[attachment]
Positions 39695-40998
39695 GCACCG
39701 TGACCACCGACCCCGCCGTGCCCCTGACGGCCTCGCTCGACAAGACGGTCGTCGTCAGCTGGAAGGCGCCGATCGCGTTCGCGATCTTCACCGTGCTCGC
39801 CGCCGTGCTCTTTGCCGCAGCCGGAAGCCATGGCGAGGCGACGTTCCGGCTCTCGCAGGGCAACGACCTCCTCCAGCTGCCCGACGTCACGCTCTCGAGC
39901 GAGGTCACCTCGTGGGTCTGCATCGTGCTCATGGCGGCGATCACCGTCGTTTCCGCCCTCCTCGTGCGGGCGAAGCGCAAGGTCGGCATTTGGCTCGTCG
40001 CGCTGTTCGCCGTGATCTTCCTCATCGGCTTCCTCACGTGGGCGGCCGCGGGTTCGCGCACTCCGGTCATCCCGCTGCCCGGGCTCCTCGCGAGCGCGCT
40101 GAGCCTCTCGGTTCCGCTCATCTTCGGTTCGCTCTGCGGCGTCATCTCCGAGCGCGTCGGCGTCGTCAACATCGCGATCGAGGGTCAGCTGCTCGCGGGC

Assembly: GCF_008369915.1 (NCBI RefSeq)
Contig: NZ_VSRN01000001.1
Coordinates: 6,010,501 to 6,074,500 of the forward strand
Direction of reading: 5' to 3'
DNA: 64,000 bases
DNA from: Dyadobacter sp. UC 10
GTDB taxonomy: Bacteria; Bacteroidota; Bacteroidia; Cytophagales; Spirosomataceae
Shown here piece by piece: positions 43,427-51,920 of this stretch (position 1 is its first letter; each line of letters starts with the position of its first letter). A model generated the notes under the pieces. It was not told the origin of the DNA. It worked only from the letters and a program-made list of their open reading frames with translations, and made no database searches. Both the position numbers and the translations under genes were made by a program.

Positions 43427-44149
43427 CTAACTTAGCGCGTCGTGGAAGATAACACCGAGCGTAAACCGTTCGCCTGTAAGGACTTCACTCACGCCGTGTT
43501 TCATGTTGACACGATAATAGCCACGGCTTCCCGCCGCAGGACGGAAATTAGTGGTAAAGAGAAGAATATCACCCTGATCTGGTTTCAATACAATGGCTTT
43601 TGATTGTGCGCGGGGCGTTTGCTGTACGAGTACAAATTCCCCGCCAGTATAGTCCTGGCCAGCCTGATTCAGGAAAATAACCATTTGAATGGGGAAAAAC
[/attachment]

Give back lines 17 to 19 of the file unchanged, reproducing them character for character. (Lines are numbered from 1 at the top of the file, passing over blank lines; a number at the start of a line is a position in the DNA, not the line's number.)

43427 CTAACTTAGCGCGTCGTGGAAGATAACACCGAGCGTAAACCGTTCGCCTGTAAGGACTTCACTCACGCCGTGTT
43501 TCATGTTGACACGATAATAGCCACGGCTTCCCGCCGCAGGACGGAAATTAGTGGTAAAGAGAAGAATATCACCCTGATCTGGTTTCAATACAATGGCTTT
43601 TGATTGTGCGCGGGGCGTTTGCTGTACGAGTACAAATTCCCCGCCAGTATAGTCCTGGCCAGCCTGATTCAGGAAAATAACCATTTGAATGGGGAAAAAC